To organize your books, it’s my same organization process:
Step #1: The Sort This may need some space so if there is a bed or sofa in the room with the books, it works to make piles on it. This sort sounds simple, but it really takes time. First sort by like to like. You may have some of these categories: How-to, Religion, Cooking, Classics, Language, Travel, Women’s Studies, Art, Children’s, Business, etc. Fiction may be broken down by author. Non-fiction may be broken down into biography, history, current event, American, English, etc. If you can just arrange the shelves, that makes it much easier…but be prepared that you may have to empty the shelves to get your piles.
Step #2: Decision Time Most likely you have more books than space. So once you have sorted, then you next need to decide what to keep. If books are chewed on by the dog or (heaven forbid) are mildewed…. they should be tossed. You may have a relative or friend that reads a favorite author and those can go into a box for him/her. Your space will dictate how much you can keep. The next decision is whether to donate some of your books to someone else. Think of it this way: There will be someone who NEEDS them and WILL LOVE them as much as you did! Your local library is probably your best bet. If they don’t want to keep, they will still likely take them for their annual book sale. Other options are used bookstores (not too many of these anymore but google your area) or a donation site such as Habitat for Humanity. Please call your donation location as some will take books and some will not. If you have large coffee table books, you might be able to take them to a consignment shop…but call and check. One other great donation place is senior centers. You will want to check but many have small libraries and look forward to new arrivals especially the latest best sellers and history books. When my parents moved into assisted living at Thrive Frederica, they took their books with them and donated them to Thrive. They were placed on some shelves just down the hall from their room and my stepdad used to like to go down and “arrange” them. I believe that it gave him great personal pleasure that other people would now also enjoy them.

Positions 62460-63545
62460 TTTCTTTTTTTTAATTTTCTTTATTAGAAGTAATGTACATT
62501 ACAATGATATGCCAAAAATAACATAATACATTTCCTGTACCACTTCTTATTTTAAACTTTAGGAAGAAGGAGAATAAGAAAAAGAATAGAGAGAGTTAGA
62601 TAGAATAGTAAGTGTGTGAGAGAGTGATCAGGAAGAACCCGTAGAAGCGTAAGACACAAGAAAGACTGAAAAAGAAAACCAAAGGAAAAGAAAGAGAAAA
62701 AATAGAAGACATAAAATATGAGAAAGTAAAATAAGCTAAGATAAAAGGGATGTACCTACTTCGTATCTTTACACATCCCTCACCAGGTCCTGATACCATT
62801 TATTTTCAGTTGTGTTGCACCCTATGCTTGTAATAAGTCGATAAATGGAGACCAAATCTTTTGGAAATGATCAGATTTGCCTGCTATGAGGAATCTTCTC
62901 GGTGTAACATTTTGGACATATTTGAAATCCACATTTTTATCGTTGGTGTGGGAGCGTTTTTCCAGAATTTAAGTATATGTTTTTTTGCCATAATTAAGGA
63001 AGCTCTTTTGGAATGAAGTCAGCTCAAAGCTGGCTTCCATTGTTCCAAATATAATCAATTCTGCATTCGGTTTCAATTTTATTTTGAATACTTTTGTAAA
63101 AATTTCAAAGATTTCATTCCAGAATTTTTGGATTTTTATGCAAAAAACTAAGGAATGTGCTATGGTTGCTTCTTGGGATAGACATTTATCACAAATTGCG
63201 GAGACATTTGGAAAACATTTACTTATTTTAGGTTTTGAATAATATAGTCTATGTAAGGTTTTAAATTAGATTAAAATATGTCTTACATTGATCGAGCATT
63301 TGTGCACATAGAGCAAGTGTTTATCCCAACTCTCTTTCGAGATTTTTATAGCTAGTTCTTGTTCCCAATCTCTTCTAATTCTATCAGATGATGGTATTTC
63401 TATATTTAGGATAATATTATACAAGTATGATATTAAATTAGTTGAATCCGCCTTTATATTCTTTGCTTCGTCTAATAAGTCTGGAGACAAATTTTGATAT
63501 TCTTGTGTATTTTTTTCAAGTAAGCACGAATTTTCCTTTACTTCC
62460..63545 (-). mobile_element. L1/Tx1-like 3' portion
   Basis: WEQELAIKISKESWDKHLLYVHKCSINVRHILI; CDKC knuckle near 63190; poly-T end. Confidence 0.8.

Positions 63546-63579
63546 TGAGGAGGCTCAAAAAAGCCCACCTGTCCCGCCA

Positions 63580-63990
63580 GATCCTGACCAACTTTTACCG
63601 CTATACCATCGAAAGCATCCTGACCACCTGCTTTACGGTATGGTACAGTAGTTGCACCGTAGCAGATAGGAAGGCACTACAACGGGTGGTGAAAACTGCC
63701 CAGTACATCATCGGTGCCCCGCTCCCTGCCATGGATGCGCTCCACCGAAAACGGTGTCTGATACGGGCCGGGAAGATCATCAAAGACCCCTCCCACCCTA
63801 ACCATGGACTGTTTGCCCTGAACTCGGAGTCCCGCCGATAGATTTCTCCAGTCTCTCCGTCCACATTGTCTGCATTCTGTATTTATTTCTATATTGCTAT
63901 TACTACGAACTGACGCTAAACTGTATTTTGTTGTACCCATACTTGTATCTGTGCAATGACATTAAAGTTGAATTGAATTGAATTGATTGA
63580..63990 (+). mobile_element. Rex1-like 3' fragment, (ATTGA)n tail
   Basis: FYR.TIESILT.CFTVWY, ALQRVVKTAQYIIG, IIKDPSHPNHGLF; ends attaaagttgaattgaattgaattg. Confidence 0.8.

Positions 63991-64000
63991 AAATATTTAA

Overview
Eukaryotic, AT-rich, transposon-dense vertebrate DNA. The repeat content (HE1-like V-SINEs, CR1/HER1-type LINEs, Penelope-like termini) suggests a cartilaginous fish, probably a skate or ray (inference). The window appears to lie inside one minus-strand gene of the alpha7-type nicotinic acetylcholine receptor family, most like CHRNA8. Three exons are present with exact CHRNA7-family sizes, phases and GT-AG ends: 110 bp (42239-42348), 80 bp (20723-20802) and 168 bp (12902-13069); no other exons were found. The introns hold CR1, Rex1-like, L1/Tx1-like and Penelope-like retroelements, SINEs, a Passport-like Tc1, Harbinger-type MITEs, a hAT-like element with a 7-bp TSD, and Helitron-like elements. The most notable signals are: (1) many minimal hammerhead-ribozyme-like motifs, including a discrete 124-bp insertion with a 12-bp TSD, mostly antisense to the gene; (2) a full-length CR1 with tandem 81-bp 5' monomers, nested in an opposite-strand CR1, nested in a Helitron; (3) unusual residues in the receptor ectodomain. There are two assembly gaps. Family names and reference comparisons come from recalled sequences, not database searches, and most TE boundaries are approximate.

Step #3: Store Okay… once you have pared the books down to a manageable quantity, now it’s time to put them back into the shelves. This can take some time to keep the categories/authors together. Here you work with category first and then go to author (maybe alphabetizing) …. or it could also be arranged by size. It depends on your books and bookshelves. Small paperbacks can be placed 2 deep if you run out of space.
Step #4: Label Time I would recommend labels only in specific situations where it does not affect the aesthetics of the shelves. Basement or kids room bookshelves are great for labeling. The family room or family office…. that would not be so pretty.
RECAP of KrispTips:
Sort by categories first…then later by author or size within category
Donate the books you don’t want…. your library is probably a good option.
Labels might work for kids’ rooms or basements not libraries or dens
For a personal touch, leave out several book recommendations (with your comments) for your guests to enjoy during their stay
Getting Help with Books
If it seems too overwhelming to organize your books…. please reach out to us. If you have some questions, I am happy to help you get your DIY kicked off….at no charge! And if you still need more help, we can discuss if a Krisp Solutions project would work for you. Another option is that during Covid 19 restrictions we can do virtual consulting over Zoom or Facetime. Contact us and let’s see what help or inspiration you need!